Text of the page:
It is very important every child has their annual vision exam. Early detection and treatment of certain vision problems can prevent vision loss in the future.
The American Optometric Association (AOA) recommends infants should have their first comprehensive eye exam by at 6 months of age. Then at 3 years of age, and just before they enter kindergarten or the first grade. (www.aoa.org)
No matter the age, when scheduling your child’s appointment, try to make sure it will be a time your child will be more happy or cooperative. Depending on the age, there will be different tests performed during the exam. In all exams, be prepared to let your doctor know if your child was premature, has any delayed motor development, you are noticing any eye strain or fatigue, has poor visual concentration or tracking skills, or whether your child has failed any eye exam at school or the pediatrician’s office. You will also want to alert the doctor of any family history of eye problems or eye diseases.
Checking an infant’s eyes involves light. Their eyes are still developing, and it is important to make sure they are doing so normally. The doctor will check for pupil response to light, whether it opens and closes appropriately. They may also use a small light to check the baby’s ability to ‘fixate and follow’ the source. By the time your infant is around 3 months old, they should already be able focus and follow and object.
For children a little older, yet still not able to communicate, a chart with shapes and symbols rather than the alphabet is used. Random dot stereopsis uses dot patterns to check depth perception and the way the eyes focus together. Retinoscopy is a test in which a light is shined into the eye to examine the way it reflects from the retina. If a child needs any vision correction, this can help determine the prescription.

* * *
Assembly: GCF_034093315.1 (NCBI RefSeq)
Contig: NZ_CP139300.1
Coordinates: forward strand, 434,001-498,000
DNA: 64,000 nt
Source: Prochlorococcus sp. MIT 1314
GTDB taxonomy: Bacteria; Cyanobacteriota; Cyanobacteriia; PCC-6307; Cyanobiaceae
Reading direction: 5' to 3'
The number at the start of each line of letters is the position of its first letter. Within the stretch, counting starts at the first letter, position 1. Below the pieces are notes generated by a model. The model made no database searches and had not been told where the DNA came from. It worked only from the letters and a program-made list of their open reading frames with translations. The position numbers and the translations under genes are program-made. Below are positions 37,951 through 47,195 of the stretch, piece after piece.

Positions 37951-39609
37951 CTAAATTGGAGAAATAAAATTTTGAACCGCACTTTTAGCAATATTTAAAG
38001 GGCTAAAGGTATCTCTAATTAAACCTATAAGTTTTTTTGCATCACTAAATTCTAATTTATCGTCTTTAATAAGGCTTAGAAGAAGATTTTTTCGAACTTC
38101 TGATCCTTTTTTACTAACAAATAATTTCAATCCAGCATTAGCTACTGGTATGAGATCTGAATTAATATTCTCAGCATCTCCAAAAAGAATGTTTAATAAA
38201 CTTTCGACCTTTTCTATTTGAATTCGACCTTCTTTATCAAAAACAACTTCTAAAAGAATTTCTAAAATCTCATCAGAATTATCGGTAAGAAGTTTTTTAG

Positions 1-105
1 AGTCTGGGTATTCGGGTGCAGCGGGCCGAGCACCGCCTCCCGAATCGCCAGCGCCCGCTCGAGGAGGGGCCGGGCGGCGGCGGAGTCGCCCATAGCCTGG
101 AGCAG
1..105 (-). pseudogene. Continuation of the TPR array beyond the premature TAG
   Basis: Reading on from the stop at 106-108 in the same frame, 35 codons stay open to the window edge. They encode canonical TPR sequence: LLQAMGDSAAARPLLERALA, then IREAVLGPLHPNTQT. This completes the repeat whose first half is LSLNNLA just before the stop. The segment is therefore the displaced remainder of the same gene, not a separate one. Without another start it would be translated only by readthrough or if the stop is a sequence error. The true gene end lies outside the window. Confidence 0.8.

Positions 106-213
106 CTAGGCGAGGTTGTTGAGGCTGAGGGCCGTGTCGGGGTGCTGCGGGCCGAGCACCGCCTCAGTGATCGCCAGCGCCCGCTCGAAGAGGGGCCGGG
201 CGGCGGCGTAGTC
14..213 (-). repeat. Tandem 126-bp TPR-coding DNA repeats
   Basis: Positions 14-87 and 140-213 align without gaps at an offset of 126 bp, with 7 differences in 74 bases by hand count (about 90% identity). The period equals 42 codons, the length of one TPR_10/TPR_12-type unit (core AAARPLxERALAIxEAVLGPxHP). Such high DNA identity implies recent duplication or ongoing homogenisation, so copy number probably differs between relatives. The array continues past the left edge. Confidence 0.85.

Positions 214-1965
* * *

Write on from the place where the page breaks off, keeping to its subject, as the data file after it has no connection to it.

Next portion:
There are many important skills children must learn to maintain their ability to learn. These included: near vision; distance vision; eye teaming skills; eye movement skills; focusing skills; peripheral awareness; eye/hand coordination. It is just as important to make sure these skills are developing properly as it is to check for any of the common problems found in young children. Some of these include: amblyopia (lazy eye); strabismus (the misalignment of the eyes); convergence insufficiency (the inability to maintain focus on any items at close range), and focusing problems.
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